Post-genomic advances in bioinformatics have refined drug-design
strategies, by focusing on the reduction of serious side-effects
through the identification of enzymatic targets. We consider the
problem of identifying the enzymes (i.e., drug targets), whose
inhibition will stop the production of a given target set of
compounds, while eliminating minimal number of non-target
compounds. An exhaustive evaluation of all possible enzyme
combinations to find the optimal solution subset may become
computationally infeasible for very large metabolic networks. We
propose a scalable iterative algorithm which computes a sub-optimal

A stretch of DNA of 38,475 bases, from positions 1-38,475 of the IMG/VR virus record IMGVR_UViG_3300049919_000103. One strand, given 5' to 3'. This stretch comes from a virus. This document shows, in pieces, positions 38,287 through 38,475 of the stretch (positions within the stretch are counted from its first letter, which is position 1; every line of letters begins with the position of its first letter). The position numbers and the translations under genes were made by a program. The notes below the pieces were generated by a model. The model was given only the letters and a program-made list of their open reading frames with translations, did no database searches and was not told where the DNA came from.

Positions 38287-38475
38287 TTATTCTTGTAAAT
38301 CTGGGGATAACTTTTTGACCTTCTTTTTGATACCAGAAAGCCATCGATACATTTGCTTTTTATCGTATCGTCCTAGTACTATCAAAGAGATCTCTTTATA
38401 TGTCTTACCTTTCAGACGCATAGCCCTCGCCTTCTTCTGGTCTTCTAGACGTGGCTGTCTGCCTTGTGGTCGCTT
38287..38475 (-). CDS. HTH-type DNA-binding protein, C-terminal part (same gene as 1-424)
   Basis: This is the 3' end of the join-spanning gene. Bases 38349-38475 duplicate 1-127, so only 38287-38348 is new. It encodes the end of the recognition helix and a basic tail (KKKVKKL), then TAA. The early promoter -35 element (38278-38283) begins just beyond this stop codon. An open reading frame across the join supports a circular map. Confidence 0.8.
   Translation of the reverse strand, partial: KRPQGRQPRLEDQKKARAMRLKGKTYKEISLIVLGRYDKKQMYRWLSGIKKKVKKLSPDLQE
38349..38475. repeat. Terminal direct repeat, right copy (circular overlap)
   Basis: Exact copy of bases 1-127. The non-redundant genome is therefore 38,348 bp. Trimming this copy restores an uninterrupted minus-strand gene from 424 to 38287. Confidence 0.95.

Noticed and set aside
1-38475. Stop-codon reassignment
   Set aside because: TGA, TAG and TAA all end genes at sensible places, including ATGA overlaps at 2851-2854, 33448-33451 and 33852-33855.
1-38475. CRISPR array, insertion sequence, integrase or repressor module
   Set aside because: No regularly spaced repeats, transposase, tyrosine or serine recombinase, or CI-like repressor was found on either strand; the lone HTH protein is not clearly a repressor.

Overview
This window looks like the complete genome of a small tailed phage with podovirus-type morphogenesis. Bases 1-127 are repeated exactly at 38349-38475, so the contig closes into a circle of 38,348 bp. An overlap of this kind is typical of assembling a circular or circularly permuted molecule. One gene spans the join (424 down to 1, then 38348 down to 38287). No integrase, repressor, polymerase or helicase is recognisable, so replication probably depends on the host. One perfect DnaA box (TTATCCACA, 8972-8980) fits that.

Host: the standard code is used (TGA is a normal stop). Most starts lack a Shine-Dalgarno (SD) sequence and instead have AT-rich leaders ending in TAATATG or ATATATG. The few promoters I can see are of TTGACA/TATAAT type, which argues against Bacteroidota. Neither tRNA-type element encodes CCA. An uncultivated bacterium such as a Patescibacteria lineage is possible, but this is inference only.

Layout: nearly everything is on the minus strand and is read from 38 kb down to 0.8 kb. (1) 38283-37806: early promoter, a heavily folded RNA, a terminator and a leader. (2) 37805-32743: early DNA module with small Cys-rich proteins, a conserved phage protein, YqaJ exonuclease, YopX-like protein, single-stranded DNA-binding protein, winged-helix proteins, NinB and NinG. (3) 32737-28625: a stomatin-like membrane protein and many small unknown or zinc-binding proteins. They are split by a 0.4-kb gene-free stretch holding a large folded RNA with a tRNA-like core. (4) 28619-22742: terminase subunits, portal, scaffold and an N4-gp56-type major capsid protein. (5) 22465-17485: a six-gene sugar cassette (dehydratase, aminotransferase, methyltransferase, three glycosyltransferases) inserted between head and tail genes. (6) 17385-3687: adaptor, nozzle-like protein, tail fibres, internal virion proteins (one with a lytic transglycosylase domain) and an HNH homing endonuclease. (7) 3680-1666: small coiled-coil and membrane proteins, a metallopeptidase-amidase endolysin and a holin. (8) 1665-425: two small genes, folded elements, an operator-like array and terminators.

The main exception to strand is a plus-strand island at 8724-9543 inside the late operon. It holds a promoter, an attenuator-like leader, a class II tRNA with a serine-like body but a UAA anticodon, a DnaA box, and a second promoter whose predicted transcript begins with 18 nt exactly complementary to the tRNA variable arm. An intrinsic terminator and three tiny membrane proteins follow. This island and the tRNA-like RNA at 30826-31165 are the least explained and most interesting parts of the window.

solution within reasonable time-bounds. Our algorithm is based on the
intuition that we can arrive at a solution close to the optimal one by
tracing backward from the target compounds. It evaluates immediate
precursors of the target compounds and iteratively moves backwards to
identify the enzymes whose inhibition will stop the production of the
target compounds while incurring minimum side-effects. We show that
our algorithm converges to a sub-optimal solution within a finite
number of such iterations. Our experiments on the E.Coli metabolic
network show that the average accuracy of our method deviates from
that of the exhaustive search only by 0.02 % . Our iterative
algorithm is highly scalable. It can solve the problem for the entire
metabolic network of E.Coli in less than 10 seconds.